Insight: capital gains | Jellis Craig

November 17, 2016

Insight: capital gains

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More than 50 per cent of Australian's wealth is held in housing and Australians traditionally view property as a desirable asset class. Yet like any form of investment, property is subject to tax payments including stamp duty when you purchase and capital gains tax when you sell.

Understanding the nuts and bolts of capital gains and capital gains tax (CGT) is important but not difficult. And there are some ways property investors can keep this cost to a minimum.

What is capital gains and capital gains tax?

The ATO views a capital gain (or capital loss) as the difference between what an asset cost you and what you receive for it when you dispose of it. For example, if you paid $200k for an investment property in 2010 and then sell it in 2016 for $280k, you've made a capital gain of $80k. By law, you are required to pay tax on that capital gain, hence the name capital gains tax.

While CGT is always paid on investment properties, most personal assets are exempt, including your home or primary place of residence. CGT also doesn’t apply to depreciating assets used solely for taxable purposes, such as fittings in a rental property. For more information about what CGT tax is, head to the ATO website.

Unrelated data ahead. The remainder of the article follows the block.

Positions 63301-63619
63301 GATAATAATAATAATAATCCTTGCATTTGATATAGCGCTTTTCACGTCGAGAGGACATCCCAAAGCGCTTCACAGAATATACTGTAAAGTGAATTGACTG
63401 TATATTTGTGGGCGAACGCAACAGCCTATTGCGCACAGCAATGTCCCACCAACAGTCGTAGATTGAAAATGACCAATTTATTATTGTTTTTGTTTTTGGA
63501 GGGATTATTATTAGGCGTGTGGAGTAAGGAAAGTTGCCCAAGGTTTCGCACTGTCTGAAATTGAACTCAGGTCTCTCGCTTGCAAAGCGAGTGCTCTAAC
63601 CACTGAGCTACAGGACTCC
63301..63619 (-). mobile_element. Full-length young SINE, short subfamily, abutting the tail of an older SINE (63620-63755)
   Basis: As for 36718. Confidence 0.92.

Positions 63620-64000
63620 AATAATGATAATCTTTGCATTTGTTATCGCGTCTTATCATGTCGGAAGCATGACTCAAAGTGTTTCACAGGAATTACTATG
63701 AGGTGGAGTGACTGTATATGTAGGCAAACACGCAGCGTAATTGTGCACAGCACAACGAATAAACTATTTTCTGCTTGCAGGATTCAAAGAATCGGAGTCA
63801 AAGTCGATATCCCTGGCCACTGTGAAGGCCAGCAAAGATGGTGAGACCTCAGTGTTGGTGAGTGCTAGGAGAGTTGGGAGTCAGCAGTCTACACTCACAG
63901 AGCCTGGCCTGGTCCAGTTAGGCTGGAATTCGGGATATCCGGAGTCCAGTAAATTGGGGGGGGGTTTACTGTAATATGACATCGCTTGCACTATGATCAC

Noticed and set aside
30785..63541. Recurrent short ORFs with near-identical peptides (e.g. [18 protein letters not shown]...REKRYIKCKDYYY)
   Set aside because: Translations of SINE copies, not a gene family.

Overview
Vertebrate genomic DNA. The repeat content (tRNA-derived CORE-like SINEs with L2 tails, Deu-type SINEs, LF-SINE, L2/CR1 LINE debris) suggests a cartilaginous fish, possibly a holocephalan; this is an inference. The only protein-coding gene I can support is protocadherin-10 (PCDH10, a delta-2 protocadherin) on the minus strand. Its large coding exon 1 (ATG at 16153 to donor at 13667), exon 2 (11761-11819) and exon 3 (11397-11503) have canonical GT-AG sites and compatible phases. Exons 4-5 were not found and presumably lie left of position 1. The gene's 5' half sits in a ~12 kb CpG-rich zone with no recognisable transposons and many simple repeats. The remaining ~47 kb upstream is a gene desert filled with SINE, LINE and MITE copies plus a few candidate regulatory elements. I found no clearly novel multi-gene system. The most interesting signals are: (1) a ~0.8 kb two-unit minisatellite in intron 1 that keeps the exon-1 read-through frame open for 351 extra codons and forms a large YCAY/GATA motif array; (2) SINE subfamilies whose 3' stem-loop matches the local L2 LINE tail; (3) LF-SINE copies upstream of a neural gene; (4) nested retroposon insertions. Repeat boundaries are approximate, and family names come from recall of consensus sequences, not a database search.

How is capital gains tax calculated?

Your capital gain forms part of your assessable income in whatever year the capital gain occurred. Based on the previous example (of a property that is purchased for $200K then sold for $280K) if your income is $100k you would add the capital gain of $80k to this amount, making your total income $180k. (If you make a capital loss, you can't claim it against income but you can use it to reduce another capital gain in the same, or a future, income year).

Minimising CGT

The good news for investors is that if you’ve made a capital gain but you‘ve owned that asset for more than 12 months, you are eligible for a 50 per cent capital gains tax discount. This discount, as well as other policies that benefit property investors (such as negative gearing) has been the subject of much recent debate however the Turnbull government has promised not to change the current capital gains tax policy.

There are other ways to reduce your CGT. Trying to reduce your other taxable income, renovating the investment property and looking onto setting up a self managed super fund are all possible approaches.

At Jellis Craig Boroondara we suggest talking to a trained tax professional who will consider your individual circumstances and guide you in the right direction.



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